Musky Figure 8 Tips & Strategies for Success
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The Figure 8 Debate
This week, we're going to tackle the age old debate: Circles vs. Eights!
Luckily, resident figure-8 aficianado Josh Borovsky has the definitive answer:
But in all seriousness, here are Josh's thoughts on the topic:
"Honestly, I prefer a figure 8 whenever I can get away with one. I feel like there are more trigger points in a figure 8 and you can do a few more things with your technique to make bites happen where you want them to and minimize or eliminate them from happening in spots that are not optimal for hooking percentages."
That's a point many folks forget.... getting the fish to bite is only HALF of the battle. Getting a good hookset and landing the fish is the ultimate goal.
"That being said, there are quite a few situations that call for an oval, and despite what a lot of people think, it has nothing to do with the size of the fish."
Josh's longest fish to date (56.5 inches) was actually caught in an eight, not an oval:
"Believe it or not you can actually get your turns significantly wider with a figure 8 than an oval as long as you have the depth of water necessary to go deep with your rod on the straightaways allowing you to sweep up and sneak underneath the boat and add all those extra feet of radius to your turn that you can't get with an oval."
There are plenty of situations where ovals are the optimal option, but before we jump into those, Josh is going to touch on a few of the negatives....
The "Dark Side" of Ovals
"As explained in previous issues of Musky Insider there's a forward way and a backward way to figure 8 (see graphic below). The forward way has you doing your turns away from the boat on each side of the figure 8 giving you better hooking percentages when the fish eats on the turns.
"If you turn toward the boat the backwards way, you are super handcuffed when the fish eat on the turns because you can't set the hook back the opposite direction."
"The problem with ovals is one of your turns is the correct way (away from the boat) and the other one is toward the boat, which handcuffs you on the hookset.
"It's also very difficult to get a good hookset on the fish if they bite as you're sweeping your bait along the side of the boat in the oval. So really there's roughly 40 to 50% of that maneuver that leaves you handcuffed in a bad spot to set the hook if they bite and the end goal is to catch the fish not just get the bite."
Even so, there are some times when the benefits of an oval outweigh the costs....
When Ovals Work Great
#1 – Late & Lazy Fish
If you have a fish that comes in late & lazy when you're doing a figure 8, the fish will follow the path of your first turn away from the boat, then proceed to swim back to where it came from.
Utilizing an oval in this situation allows you to keep your bait in their field of view for a longer period of time, which keeps them engaged at the boat.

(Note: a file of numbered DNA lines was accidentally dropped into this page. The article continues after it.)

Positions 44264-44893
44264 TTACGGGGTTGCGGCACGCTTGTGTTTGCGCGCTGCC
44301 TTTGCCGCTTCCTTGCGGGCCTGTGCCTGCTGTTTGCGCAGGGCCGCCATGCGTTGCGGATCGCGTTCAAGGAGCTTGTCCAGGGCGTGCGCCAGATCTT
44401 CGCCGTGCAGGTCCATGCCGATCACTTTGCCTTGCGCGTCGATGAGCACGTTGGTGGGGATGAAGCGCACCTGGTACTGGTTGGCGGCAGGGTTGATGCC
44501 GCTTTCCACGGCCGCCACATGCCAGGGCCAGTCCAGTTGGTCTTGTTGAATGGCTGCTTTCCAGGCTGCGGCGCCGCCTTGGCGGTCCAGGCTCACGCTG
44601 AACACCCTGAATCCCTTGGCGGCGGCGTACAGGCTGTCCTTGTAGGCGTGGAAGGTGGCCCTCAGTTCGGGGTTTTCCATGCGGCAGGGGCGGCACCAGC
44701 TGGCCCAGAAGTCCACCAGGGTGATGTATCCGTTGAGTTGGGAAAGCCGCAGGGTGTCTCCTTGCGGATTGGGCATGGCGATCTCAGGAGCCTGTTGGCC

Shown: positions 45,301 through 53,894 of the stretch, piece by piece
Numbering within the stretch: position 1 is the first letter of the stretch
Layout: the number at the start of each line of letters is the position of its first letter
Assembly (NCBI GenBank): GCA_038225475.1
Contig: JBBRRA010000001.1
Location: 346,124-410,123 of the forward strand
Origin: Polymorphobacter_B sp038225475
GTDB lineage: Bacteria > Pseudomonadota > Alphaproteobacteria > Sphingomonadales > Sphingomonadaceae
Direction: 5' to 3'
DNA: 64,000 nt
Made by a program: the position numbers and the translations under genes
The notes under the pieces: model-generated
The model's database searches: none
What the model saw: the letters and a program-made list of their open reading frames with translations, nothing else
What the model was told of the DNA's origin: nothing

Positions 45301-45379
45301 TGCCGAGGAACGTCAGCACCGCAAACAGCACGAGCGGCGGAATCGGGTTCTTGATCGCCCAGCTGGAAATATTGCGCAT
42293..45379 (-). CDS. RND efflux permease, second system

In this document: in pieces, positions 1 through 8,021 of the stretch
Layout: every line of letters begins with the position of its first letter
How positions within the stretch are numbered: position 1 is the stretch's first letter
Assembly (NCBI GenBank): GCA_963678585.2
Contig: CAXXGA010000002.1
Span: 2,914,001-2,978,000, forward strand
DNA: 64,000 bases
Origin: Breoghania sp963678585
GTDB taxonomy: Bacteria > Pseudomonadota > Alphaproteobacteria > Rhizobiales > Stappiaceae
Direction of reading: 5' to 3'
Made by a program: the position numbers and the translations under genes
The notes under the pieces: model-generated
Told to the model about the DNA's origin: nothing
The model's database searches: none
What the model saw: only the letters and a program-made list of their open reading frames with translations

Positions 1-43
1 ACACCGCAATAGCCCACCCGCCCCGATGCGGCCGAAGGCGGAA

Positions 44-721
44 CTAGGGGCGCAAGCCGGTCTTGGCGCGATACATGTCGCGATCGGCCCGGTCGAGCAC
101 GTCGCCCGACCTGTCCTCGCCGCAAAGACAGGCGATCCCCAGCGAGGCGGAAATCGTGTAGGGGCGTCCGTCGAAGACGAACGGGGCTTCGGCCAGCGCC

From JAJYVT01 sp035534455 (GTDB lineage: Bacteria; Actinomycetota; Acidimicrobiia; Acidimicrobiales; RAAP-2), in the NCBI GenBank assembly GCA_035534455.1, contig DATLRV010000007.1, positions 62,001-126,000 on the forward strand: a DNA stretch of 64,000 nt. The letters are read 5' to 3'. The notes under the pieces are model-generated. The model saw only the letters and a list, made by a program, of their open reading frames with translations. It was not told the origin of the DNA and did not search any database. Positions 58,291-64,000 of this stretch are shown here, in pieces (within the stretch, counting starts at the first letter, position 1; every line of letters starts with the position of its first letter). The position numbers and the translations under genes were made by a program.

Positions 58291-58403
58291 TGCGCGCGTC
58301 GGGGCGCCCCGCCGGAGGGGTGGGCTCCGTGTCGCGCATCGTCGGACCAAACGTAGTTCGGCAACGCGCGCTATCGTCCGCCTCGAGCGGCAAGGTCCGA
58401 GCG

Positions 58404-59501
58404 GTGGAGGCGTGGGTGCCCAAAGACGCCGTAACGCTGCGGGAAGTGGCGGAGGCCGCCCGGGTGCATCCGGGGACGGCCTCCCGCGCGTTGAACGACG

Here's an example from Nick's video:
#2 – Disengaged Fish
Fish can become disengaged in various ways. Sometimes it happens after a musky swings-and-misses your lure. Other times, they'll disengage because they see the boat and/or our movement.
And other times, they disengage because they’re muskies and they feel like it.... 😂
Regardless, sometimes the best way to get them re-acclimated and reengaged is to ditch the 8 and bust out an oval.
In the GIF below, Nick does a great job of rolling with an oval instead of crashing into a disengaged musky with a figure 8 maneuver:
Whether you're utilizing figure 8's or ovals, there are a lot of fish that will eat that first turn out there further than your normally would as Nick does here:
Holding that first turn can produce a lot of bites, but you need to recognize when you have crossed “the line of symmetry".
Crossing the line of symmetry = making one turn so large that you run out of room to make an equally large turn on the opposite side.
Josh explains what to do if you're doing standard figure 8's and find yourself beyond the line of symmetry as you extend your turn:
"When you cross the line of symmetry, you generally don't want to stick with an eight on your next turn because you'll have a really small rinky-dink turn. The workaround is to roll with an oval... basically the idea is it's better to have a big turn the wrong direction and keep the fish engaged, versus having a small one the correct direction (away from the boat) and having the fish bail out."
It's hard to cover EVERYTHING here in the newsletter....
For example, some baits works better in an oval and have different triggering capabilities to consider.
Another key variable is "speed":
"Obviously, another huge component to triggering these fish has to do with changes in your speed and when/where you do that based on what the fish is doing.
"If you always go fast or slow in the same exact places, at the same moments, with every following fish regardless of its attitude, it’s costing you fish.... a lot of fish!"
If you're interested in a full-blown deep dive on the "boatside maneuver", consider picking up Josh's Figure 8 Wizardry class.
It's loaded with 2+ hours of hardcore info that will help you put more muskies in the boat this season 👍
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